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1.
Journal of Experimental Biology and Agricultural Sciences ; 10(4):737-742, 2022.
Article in English | CAB Abstracts | ID: covidwho-2040524

ABSTRACT

The severe acute respiratory syndrome coronavirus 2 (SARS - CoV2), the causative viral pathogen of the COVID-19 pandemic belongs to the family of Coronaviruses which are positive single stranded RNA viruses. The scientific fraternity has developed and developing various types of vaccines for prevention against COVID-19, such as inactivated virus vaccines, mRNA vaccines, replicating vector protein subunit vaccines, etc., Out of which ten vaccines namely Novovax, Covovax (protein subunit vaccines), Pfizer BNT16b2, Moderna mRNA 1273 (mRNA vaccines), Johnson & Johnson Ad26, Cov2.S, Astrazeneca AZD1222, Covishield (non-replicating viral vector vaccines), Covaxin, Sinopharm BBIBP-CorV, CoronoVac (inactivated vaccines) have been approved for clinical use by WHO. There is an urgent need for SARS-CoV2 specific therapeutics for the treatment of COVID-19 as there is the emergence of various variants such as Alpha, Beta, Gamma, Delta, Omicron, etc. The emergence of variants that possesses immune evading property and spike protein mutation have increased infectivity and more pathogenicity which impelled the need to develop various therapeutics for the treatment of COVID-19. This review compiles the information about potential antiviral candidates in preclinical trials intended for the treatment of COVID-19. The clinical development of such antivirals will be very crucial for the treatment of COVID-19 and also to curb the spread as the present scenario depends on the development of effective prophylactic vaccines.

2.
Annals of Oncology ; 33(Suppl. 3):S225-S225, 2022.
Article in English | GIM | ID: covidwho-2035756

ABSTRACT

Background: The COVID-19 pandemic has led to more than 260 million infections and 55 million deaths as of early December 2021, worldwide. Vaccinating people against COVID-19 is considered as he best approach to overcome the pandemic since COVID 19-vaccines are effective and can reduce the risk of getting and spreading the virus. However, their efficacy and safety in patients with underlying disease such as cancers have not been approved yet. Here we report a cohort study on immunogenicity and safety of the inactivated SARS-CoV-2 vaccine (BBIBP-CorV) in patients with breast cancer, who were vaccinated as a part of a national plan for vaccination of patients with special diseases.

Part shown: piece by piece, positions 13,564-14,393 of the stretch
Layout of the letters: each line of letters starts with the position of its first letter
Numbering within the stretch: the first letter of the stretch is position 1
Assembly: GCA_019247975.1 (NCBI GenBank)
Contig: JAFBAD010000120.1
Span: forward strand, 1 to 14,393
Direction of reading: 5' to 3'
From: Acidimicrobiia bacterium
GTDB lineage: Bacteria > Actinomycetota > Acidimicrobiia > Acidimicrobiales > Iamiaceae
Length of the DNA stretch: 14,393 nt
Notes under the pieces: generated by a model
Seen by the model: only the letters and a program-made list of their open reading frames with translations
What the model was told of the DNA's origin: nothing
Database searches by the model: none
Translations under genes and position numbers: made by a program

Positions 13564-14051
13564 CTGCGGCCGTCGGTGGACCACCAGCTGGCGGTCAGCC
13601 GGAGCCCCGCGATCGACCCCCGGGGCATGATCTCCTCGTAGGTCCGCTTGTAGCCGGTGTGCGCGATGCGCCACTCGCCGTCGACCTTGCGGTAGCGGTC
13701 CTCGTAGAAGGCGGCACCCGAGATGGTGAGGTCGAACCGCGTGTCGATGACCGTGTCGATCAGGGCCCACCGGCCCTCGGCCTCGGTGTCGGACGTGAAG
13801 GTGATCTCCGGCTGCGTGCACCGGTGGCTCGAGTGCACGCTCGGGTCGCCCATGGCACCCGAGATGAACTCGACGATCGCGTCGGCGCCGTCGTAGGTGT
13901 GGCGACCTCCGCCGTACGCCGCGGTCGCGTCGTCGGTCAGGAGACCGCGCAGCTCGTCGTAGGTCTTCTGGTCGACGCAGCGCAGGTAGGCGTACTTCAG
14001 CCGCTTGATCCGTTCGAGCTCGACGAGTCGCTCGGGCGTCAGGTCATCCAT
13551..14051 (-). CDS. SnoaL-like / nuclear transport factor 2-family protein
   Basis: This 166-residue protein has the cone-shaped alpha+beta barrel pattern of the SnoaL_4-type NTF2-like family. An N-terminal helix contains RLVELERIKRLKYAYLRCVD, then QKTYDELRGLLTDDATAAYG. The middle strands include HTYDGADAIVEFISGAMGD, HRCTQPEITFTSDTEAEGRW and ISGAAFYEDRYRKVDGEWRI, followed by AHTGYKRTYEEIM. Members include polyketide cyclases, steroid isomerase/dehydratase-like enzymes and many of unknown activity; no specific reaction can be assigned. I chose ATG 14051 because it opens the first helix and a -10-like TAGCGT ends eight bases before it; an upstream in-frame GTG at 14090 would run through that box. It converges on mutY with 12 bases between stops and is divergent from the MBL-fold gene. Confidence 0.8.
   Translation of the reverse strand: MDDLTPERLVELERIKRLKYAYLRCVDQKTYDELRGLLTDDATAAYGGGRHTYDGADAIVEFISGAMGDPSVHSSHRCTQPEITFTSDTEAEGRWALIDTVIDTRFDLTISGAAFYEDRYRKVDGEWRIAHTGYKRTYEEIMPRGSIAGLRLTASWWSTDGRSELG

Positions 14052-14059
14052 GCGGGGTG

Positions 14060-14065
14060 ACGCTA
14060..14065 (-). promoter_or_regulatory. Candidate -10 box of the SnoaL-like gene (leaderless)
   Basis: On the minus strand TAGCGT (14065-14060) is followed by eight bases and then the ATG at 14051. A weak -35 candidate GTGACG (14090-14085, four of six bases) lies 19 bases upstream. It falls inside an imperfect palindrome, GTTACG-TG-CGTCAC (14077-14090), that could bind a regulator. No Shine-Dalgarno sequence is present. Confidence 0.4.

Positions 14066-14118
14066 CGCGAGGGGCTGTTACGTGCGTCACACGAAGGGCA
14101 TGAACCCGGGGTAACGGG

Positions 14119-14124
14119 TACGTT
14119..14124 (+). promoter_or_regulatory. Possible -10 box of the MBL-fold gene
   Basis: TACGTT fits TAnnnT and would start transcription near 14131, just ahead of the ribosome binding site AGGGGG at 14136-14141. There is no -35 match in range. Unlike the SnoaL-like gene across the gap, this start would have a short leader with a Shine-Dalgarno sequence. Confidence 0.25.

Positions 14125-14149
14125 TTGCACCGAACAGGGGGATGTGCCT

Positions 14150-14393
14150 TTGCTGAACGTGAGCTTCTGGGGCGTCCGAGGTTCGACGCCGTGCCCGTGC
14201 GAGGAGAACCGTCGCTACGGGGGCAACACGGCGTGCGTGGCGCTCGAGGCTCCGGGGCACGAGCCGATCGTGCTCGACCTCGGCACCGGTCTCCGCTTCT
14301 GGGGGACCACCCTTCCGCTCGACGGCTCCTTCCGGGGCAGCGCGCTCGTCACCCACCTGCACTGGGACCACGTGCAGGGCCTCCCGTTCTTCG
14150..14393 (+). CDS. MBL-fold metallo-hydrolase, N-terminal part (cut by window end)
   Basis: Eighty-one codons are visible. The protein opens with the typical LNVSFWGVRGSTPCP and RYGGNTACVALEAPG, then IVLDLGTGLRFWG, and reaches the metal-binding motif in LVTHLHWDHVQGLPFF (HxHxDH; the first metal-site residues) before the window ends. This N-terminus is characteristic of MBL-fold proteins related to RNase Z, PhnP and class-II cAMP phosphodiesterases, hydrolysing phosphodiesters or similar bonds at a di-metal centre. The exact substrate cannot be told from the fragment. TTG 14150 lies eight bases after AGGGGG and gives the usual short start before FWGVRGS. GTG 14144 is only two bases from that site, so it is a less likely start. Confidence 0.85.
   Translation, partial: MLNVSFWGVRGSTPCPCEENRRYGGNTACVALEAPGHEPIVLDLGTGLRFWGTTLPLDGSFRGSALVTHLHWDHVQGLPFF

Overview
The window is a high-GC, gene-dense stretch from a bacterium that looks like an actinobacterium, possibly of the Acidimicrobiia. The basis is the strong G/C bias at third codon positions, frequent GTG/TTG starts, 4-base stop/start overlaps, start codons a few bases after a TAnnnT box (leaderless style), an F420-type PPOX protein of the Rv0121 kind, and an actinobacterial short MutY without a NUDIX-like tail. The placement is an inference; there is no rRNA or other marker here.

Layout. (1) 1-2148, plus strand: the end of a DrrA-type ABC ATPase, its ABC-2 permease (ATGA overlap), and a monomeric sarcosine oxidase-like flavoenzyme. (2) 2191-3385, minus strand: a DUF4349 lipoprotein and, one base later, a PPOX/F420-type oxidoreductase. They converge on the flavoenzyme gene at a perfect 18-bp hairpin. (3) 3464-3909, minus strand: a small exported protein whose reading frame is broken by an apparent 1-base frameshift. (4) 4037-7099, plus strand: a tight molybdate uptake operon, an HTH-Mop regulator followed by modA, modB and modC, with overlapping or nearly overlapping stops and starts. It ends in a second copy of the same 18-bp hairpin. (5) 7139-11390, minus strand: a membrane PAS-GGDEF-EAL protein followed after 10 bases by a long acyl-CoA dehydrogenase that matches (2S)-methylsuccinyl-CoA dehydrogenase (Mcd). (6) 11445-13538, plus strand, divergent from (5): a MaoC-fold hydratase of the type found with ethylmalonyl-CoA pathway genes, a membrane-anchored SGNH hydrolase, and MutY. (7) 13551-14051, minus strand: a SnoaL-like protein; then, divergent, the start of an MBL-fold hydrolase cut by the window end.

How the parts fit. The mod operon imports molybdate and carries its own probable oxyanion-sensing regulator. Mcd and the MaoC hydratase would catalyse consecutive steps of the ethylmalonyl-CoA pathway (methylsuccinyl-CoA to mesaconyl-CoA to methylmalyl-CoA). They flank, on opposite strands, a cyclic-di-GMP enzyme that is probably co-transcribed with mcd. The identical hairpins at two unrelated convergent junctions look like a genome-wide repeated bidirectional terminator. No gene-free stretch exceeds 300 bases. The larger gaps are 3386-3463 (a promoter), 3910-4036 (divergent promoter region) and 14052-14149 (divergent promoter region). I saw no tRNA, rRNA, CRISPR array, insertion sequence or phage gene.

3.
Acta Microbiologica Sinica ; 7(23), 2022.
Article in Chinese | CAB Abstracts | ID: covidwho-2025659

ABSTRACT

Objective: The aim of this study is to screen an ideal adjuvant for an inactivated porcine deltacoronavirus(PDCoV) vaccine to induce mucosal immunity and reduce the side effect of the vaccine. We used different mucosal adjuvants to prepare the inactivated PDCoV vaccines. We then used mouse model to evaluate the humoral, cellular and mucosal immune responses induced by the inactivated vaccines via different immunization routes.

4.
Acta Veterinaria et Zootechnica Sinica ; 53(6):2024-2028, 2022.
Article in Chinese | CAB Abstracts | ID: covidwho-2025545

ABSTRACT

This study aimed to analyze the proliferation characteristics of porcine deltacoronavirus (PDCoV) in suspension cultured porcine kidney cells LLC-PK1, so as to provide Candidate cell for large-scale production of PDCoV inactivated vaccine. LLC-PK1 cells were suspended by gradually decreasing serum method. PDCoV adaptive monoclonal cell lines were screened by limited dilution method. Indirect immunofluorescence method was used to identify the infectivity of PDCoV. The initial cell density, MOI, time of receiving virus collection and TPCK pancreatin concentration were screened to determine the best suspension culture conditions. The suspension cell strain LLC-PK1Sa which can proliferate PDCoV efficiently was screened out;PDCoV can specifically infect LLC-PK1 cells;PDCoV inoculated LLC-PK1Sa cells with a density of 2 x 106 cells.mL-1 according to the MOI of 10-3, When the final concentration of TPCK pancreatin reached 7.5 g.mL-1, the titer of virus solution harvested 48 h after inoculation was the highest. In this study, the efficient proliferation of PDCoV in LLC-PK1Sa suspension cells was realized for the first time, and the suspension culture conditions were preliminarily optimized, which could provide theoretical reference for large-scale production of PDCoV inactivated vaccine.